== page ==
[ENTERTAINMENT]A Voice That Only a Mother Could Love

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[ENTERTAINMENT]A Voice That Only a Mother Could Love

"Please do not think that there should be some profound concept of my album; it's just for fun. Do not try to analyze what and how I sing, just enjoy yourself," explained Lee Jae-su, 29, a parody singer who recently released his debut album. Compared to singers who work desperately to make a name for themselves, Lee seems to be oddly unambitious.

His croaky voice is far from pleasant. "I'm tone-deaf, according to my doctor," Lee confirmed. But this does not discourage him; rather, Lee considers his musical shortcomings a strong point that make him distinctive from other singers.

Lee first received recognition on the Internet. He helped to produce the online daily radio program "Bae Chil-su's Music Tent," a parody of the offline radio program "Bae Cheol-su's Music Camp" which airs on Munhwa Broadcasting Corporation and has been popular for years. Appearing as a regular guest, Lee's mission was to screw up pop songs with his extremely off-key voice. Lee cared little for melody or rhythm, and concentrated on unbridled screaming.

Korean youth, who have taken a recent interest in all things bizarre, found Lee and his songs funny, not unpleasant. More than two million people have downloaded a file of Lee's version of "Still Loving You," originally by the Scorpions. Lee now makes regular appearances on a local sitcom. His crucial breakthrough was appearing in a Korean TV commercial for Mountain Dew, with his tortured "Still Loving You." Lee did a fine job amusing his Korean fans, but Klaus Meiner, vocalist of the Scorpions, would not be too pleased with his rendition.

Encouraged by his unexpected popularity, Lee cut his album, which came out in early July. Also titled "Still Loving You," the album has 19 parodies of other "classic" pop songs, including "Come Back Home" by Seo Tai-ji, "When I Dream" by Carol Kidd and of course "Still Loving You." Recently Lee daringly suggested that he would like to open for the Scorpions in Korea in late July. He was politely refused.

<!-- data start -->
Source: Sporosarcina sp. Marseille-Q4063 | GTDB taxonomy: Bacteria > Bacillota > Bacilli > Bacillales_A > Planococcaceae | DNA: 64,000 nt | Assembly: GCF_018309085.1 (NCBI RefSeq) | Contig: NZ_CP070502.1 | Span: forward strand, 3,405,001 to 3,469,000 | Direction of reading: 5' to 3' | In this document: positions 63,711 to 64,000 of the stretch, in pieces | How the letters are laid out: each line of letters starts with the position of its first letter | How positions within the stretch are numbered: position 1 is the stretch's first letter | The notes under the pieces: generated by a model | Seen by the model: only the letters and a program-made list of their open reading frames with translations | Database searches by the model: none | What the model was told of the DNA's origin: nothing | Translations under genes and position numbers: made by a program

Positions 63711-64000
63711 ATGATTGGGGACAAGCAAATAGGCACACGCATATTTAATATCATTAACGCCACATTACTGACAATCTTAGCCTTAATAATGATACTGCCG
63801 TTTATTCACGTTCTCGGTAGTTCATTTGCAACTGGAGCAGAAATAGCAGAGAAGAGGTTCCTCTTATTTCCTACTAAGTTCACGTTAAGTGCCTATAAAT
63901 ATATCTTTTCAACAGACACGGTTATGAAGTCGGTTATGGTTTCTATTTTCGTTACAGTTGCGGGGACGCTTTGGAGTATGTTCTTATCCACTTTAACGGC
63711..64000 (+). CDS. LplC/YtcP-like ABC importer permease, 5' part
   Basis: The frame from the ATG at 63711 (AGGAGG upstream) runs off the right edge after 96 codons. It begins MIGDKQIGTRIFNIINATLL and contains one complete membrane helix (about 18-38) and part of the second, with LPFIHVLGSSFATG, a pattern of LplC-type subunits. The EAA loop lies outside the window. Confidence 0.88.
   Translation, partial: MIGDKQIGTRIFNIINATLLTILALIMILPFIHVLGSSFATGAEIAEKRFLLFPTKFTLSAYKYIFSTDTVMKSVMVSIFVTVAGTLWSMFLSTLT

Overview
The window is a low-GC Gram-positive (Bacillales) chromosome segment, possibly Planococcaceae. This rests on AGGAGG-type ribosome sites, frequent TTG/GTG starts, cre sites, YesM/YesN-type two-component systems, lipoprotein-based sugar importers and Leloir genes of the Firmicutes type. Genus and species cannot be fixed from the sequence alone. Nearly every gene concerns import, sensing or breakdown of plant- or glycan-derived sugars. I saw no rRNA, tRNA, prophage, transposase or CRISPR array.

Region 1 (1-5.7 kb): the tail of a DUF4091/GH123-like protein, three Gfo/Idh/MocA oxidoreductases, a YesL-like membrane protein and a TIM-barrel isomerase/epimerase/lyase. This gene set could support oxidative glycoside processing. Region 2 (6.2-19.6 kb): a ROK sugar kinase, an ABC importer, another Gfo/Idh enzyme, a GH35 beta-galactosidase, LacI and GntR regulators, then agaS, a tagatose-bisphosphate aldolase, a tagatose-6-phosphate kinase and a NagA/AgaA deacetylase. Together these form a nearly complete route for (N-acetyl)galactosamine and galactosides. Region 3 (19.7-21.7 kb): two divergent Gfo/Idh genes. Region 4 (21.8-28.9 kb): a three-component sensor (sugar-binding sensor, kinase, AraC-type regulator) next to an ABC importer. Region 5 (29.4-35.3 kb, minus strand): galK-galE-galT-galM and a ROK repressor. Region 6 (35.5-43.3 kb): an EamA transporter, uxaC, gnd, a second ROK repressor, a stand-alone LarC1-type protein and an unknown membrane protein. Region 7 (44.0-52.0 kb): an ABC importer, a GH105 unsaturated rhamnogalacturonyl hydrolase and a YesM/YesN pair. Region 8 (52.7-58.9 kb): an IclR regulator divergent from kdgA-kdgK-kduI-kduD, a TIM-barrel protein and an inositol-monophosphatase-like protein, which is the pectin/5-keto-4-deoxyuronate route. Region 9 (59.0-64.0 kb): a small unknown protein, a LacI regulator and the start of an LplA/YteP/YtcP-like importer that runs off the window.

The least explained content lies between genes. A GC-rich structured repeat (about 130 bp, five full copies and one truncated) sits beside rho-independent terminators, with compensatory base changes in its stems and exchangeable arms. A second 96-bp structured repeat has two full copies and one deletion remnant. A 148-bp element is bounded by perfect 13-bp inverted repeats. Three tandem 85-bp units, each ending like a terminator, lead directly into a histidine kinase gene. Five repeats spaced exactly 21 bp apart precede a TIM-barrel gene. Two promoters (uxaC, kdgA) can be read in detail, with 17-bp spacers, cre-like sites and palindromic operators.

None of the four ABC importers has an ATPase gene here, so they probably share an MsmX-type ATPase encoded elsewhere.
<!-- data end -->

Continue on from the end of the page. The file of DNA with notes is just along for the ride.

Lee seems to have gone too far in producing a music video of "Come Back Home," which openly mocks singer Seo Tai-ji. Seo, a Korean pop icon, sued Lee for violating his copyright to the song. Seo's spokesman, Kang Seong, a lawyer at I&S Law and Patent Office, told the JoongAng Ilbo English Edition, "Every artist has the legal right to keep the identity of his music, which Lee arbitrarily destroyed." Seo Tai-ji asked the court to ban the sales of Lee's albums, the case is now on trial; the decision of the court will be known in late August. Lee protests that it is only a parody and says he cannot understand why Seo is making such a fuss. Mr. Kang proclaimed that Lee's music has no creativity, but Lee shows no sign of submission. He even sounded heroic in saying, "I want to be like ['Weird Al'] Yankovic, the American parody singer. Parody should be acknowledged as a genuine genre of music in Korea as well."

by Chun Su-jin

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